Date of Graduation

5-2020

Document Type

Thesis

Degree Name

Master of Science in Kinesiology (MS)

Degree Level

Graduate

Department

Health, Human Performance and Recreation

Advisor

Nicholas P. Greene

Committee Member

Tyrone A. Washington

Second Committee Member

Brendon McDermott

Keywords

Cachectic, Cancer, Cancer Cachexia, Female Tumor Bearing Mice, Lewis lung Carcinoma, Protein Degradation

Abstract

Background: Cancer is a leading cause of death in the world in which half of the people affected by this disease die from its effects. Cancer-cachexia is a syndrome associated with the significant loss of skeletal muscle mass and function, which cannot be fully reversed by nutritional intervention alone and in turn, impairs the host. Cancer-cachexia affects 50-80% of cancer patients and is a primary cause of death accounting for 20-40% of cancer related deaths. Efforts to reverse the effects of cancer-related cachexia have been largely unsuccessful and have primarily focused on the late stages of CC. Methods: Lewis Lung Carcinoma (LLC) was injected into C57BL6/J mice into their hind flank at 8 weeks of age. The tumor was allowed to develop for a LT and HT group and was compared to a PBS control. Results: Tumor weight was significantly higher in HT mice in comparison to LT mice. Gastrocnemius and plantaris weight in LT and HT in comparison to PBS mice was lower than LT. The soleus was lower in weight in HT mice when compared to PBS mice. TA mass was significantly lower in HT mice when compared to PBS mice. Spleen mass was significantly higher. Fat weight was significantly lower in HT mice when compared to PBS. Atrogin-1 was significantly higher in HT mice when compared to PBS mice. MuRF-1 in HT mice was significantly greater than PBS mice. Ubiquitin HT was significantly greater when compared to PBS and greater than LT. IL-6 was significantly higher in HT mice when compared to PBS mice. Progesterone levels were significantly lower in HT and LT mice when compared to PBS mice. Estrogen levels were significantly lower in HT and LT mice when compared to PBS mice. Conclusions: There appears to be a protective nature in the role of estrogen and progesterone and a negative relationship between these hormones and muscle atrophy. Levels of the E3 ligases Atrogin-1 and MuRF-1 may be elevated in the absence and presence of atrophying muscle and are significantly elevated in atrophic female LLC mice.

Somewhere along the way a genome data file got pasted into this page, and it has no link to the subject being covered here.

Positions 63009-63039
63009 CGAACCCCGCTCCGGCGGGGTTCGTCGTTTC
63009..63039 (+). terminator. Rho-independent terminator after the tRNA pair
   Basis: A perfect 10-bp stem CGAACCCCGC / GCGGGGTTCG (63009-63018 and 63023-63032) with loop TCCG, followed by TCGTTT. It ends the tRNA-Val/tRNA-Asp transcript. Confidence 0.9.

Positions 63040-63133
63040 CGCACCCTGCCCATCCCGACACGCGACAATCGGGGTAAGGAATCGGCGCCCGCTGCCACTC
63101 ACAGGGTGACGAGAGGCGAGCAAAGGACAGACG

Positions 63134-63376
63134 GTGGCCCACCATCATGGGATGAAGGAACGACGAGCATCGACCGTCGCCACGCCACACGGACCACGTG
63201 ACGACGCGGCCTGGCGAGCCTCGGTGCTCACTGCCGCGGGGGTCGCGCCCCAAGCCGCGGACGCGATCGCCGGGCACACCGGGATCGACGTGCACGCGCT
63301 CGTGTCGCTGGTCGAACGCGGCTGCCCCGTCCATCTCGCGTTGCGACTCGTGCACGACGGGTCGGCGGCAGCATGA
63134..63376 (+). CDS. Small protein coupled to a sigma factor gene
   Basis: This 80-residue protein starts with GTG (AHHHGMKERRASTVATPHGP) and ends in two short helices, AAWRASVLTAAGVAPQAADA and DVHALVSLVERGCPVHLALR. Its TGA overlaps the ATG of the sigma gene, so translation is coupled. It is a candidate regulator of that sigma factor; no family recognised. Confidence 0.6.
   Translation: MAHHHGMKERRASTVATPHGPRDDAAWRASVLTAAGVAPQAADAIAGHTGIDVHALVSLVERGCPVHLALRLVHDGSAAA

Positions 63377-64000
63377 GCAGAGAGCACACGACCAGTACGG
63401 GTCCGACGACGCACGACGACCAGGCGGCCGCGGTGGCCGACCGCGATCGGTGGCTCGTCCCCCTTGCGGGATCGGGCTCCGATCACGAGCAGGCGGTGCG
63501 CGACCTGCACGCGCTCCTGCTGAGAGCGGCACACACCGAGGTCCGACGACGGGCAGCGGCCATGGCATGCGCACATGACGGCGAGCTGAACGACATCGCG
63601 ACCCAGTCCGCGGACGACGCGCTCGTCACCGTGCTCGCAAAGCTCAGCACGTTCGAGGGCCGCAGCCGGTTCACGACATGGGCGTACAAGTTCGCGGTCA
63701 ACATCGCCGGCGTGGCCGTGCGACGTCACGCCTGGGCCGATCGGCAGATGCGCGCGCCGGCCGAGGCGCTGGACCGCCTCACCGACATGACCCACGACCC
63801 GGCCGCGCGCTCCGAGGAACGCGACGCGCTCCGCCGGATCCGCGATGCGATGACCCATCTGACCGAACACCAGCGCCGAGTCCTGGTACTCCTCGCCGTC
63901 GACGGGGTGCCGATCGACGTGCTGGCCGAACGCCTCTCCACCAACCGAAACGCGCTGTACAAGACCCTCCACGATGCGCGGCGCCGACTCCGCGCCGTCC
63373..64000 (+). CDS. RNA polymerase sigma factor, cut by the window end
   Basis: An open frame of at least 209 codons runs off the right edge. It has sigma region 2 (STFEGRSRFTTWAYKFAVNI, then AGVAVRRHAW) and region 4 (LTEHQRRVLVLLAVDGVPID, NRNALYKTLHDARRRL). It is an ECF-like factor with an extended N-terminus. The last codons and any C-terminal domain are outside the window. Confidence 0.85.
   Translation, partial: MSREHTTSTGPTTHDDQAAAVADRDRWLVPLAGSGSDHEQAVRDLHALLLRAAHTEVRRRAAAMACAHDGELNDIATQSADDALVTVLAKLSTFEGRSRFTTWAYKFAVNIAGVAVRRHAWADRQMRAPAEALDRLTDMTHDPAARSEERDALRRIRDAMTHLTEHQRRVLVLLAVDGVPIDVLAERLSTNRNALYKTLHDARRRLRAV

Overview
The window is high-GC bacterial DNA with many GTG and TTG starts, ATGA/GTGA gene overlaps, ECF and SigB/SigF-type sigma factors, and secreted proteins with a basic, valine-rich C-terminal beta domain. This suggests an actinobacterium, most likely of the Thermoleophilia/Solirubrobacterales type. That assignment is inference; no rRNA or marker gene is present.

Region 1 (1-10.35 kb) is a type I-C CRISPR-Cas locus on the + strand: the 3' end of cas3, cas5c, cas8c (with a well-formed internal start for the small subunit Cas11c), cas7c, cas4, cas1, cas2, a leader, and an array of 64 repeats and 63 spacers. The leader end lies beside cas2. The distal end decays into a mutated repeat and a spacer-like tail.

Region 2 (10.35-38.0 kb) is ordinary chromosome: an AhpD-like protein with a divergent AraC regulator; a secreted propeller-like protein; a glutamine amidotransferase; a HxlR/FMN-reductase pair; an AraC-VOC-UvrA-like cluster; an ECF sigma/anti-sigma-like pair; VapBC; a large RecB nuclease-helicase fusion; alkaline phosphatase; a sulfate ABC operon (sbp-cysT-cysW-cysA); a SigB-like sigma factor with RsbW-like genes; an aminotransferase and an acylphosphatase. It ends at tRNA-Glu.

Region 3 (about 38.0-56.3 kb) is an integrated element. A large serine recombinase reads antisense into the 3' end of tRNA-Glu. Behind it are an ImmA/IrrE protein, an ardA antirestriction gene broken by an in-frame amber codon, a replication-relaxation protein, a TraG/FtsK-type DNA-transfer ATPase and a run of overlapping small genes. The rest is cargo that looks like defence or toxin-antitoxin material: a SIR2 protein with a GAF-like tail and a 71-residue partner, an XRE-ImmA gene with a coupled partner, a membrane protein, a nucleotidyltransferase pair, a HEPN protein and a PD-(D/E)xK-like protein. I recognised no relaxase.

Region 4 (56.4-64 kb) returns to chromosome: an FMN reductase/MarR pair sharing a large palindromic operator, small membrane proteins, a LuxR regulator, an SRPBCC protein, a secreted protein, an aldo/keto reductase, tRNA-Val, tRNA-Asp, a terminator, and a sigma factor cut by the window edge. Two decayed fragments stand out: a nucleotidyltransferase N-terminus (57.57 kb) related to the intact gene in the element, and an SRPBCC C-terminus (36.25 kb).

Available for download on Wednesday, May 18, 2022

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